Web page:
And Madeleine Moon, Labour parliamentary candidate for Bridgend and former member of the Commons Defence Select Committee, said: “This is a horrific statistic and it beggars belief that the MoD is still refusing to stop dispensing Lariam.” She added: “Our service personnel, who cannot refuse to take this drug, deserve better than the MoD imposing what is in effect a Russian roulette risk.”
The anti-malarial was developed by the US Army in the 1970s, but its reputation has suffered in recent years amid repeated warnings over its side-effects and the increasing popularity of alternatives.
Almost a decade ago Dr Franz B Humer, then chairman of Roche, told the company’s annual general meeting in 2007: “More effective anti-malarials with better side-effect profiles were now available, and these were generally used.”
Maj-Gen Patrick Cordingley DSO, commander of the Desert Rats during the Gulf War, took the drug about 25 years ago. “It was a thoroughly unpleasant experience and I wouldn’t put anyone through it – I’m amazed that the Ministry of Defence allows it to be used.
“It had the most terrible effect on me, I wasn’t quite delirious but I was extremely unpleasant and out of my mind. That lasted for three or four days, and then I felt woolly headed for quite a long time.”
Maj-Gen Julian Thompson, who commanded 3 Commando during the Falklands War, said: “Having twice used Lariam myself when travelling to Africa, I switched to Malarone over 10 years ago, after I experienced hallucinations.”
Lariam is significantly cheaper than alternative drugs, being around half the cost of Doxycycline and a third of the cost of Malarone.
“I can only come to the conclusion that the MoD has a large supply of Lariam, and some ‘chairborne’ jobsworth in the MoD has decreed that as a cost-saving measure, the stocks are to be consumed before an alternative is purchased,” said Maj-Gen Thompson.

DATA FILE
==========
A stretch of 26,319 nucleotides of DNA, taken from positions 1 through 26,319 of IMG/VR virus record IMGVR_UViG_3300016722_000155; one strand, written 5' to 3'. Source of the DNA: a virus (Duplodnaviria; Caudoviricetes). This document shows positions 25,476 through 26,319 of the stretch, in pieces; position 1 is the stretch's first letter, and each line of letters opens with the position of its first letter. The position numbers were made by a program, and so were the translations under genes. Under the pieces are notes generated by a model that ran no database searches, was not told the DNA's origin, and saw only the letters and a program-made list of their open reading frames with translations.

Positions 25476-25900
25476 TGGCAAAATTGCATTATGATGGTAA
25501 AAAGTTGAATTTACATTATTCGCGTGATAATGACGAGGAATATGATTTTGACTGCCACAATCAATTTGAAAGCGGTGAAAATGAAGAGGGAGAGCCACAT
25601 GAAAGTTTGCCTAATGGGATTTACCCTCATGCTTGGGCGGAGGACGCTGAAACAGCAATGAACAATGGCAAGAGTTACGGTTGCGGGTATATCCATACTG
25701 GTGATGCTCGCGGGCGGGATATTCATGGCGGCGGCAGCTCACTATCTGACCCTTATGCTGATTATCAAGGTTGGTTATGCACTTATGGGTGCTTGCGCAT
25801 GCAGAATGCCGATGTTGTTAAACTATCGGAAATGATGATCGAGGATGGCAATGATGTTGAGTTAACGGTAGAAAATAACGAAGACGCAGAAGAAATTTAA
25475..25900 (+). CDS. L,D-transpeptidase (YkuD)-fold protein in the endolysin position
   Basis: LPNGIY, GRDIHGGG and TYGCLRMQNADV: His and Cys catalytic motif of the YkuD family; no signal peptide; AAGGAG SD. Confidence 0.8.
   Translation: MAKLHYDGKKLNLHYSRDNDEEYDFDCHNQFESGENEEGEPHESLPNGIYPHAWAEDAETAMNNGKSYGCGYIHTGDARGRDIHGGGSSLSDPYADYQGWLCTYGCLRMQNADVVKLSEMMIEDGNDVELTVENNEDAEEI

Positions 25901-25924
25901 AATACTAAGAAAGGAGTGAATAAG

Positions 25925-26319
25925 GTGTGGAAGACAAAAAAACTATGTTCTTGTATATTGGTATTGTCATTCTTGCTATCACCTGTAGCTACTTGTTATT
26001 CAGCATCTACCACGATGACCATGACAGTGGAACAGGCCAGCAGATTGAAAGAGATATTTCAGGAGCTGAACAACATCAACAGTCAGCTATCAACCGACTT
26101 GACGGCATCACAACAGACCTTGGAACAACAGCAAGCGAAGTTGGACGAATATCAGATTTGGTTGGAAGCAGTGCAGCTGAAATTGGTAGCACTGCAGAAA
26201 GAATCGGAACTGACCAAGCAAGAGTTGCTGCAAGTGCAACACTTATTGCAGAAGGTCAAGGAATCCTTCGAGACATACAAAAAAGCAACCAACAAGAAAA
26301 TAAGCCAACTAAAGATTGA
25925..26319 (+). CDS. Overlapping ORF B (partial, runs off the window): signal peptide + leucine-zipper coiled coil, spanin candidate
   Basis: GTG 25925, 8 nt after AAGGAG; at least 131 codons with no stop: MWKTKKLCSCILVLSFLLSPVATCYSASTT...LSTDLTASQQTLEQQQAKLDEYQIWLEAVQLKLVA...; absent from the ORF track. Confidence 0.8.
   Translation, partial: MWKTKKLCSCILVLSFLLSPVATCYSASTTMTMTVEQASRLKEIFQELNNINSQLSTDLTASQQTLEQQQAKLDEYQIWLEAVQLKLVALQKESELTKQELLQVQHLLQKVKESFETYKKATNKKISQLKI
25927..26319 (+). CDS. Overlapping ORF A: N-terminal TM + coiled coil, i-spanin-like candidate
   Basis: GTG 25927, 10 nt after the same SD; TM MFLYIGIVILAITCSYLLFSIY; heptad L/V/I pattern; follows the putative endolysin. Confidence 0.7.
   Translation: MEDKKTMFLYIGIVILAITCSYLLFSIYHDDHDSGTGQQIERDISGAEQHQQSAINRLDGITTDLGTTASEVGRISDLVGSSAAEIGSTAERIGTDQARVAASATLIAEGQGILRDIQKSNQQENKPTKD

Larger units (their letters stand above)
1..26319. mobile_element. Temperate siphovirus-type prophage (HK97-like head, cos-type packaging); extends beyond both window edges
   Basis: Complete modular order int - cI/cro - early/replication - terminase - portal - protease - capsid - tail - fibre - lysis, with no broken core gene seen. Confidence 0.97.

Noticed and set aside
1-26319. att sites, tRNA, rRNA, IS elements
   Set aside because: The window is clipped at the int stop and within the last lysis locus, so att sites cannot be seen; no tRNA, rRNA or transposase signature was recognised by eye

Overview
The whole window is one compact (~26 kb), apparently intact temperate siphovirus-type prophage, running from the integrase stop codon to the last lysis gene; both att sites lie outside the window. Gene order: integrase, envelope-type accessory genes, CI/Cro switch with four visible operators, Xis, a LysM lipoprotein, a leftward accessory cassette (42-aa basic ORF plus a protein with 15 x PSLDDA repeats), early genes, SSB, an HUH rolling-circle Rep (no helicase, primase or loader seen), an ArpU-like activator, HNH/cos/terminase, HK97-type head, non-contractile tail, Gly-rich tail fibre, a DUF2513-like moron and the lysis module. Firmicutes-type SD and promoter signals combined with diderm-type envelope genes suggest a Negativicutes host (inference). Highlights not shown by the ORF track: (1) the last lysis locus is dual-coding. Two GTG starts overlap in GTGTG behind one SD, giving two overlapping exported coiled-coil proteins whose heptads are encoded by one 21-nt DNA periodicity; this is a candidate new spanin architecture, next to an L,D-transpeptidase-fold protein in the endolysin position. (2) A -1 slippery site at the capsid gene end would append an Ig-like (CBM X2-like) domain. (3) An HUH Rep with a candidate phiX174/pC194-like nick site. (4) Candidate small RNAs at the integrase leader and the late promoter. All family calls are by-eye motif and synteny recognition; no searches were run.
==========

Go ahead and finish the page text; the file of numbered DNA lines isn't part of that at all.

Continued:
Public Health England’s current guidance on malaria states that “increased neuropsychiatric adverse events” have been found in those who take Lariam compared to people who take other anti-malarials, and that it “may increase the risk of psychosis and anxiety reactions”.
Lt-Col Ashley Croft, who served for more than 27 years in the Royal Army Medical Corps and is an expert on malaria, said: “It has been known since the early 1990s that mefloquine/Lariam causes neuro-psychiatric illness, including psychotic episodes, in some users.”
Defence ministries in Germany, the Netherlands, Denmark, and Canada have either banned the use of Lariam, or use it as a last resort, according to Lt-Col Croft. “The French military, although with a large presence in the tropics, has deliberately and sensibly never used the drug, for malaria prophylaxis.”
He described the MoD’s continuing use of the drug as “reckless, and shows a callous disregard for the safety and welfare of its personnel”.
The Medicines and Healthcare Products Regulatory Agency has received 2,248 reports of “adverse reactions” to the drug since 1986, in the form of “psychiatric disorders”. During this time, 44 people have become suicidal, with nine killing themselves.
Jane Casperson-Quinn’s husband Cameron, an infantry major, committed suicide in 2006 – five years after taking Lariam. Responding to the new figures released by the MoD, she said: “Their continued blanket prescribing of this dangerous neuro-toxic drug represents a fundamental failure to protect those who are protecting us, and this is inexcusable.”
Yet there are no signs of the policy changing. In a statement, an MoD spokesperson said: “All our medical advice is based on the current guidelines set out by Public Health England.
“Based on this expert advice, the MoD continues to prescribe mefloquine (Lariam) as part of the range of malaria prevention treatments recommended, which help us to protect our personnel from this disease.”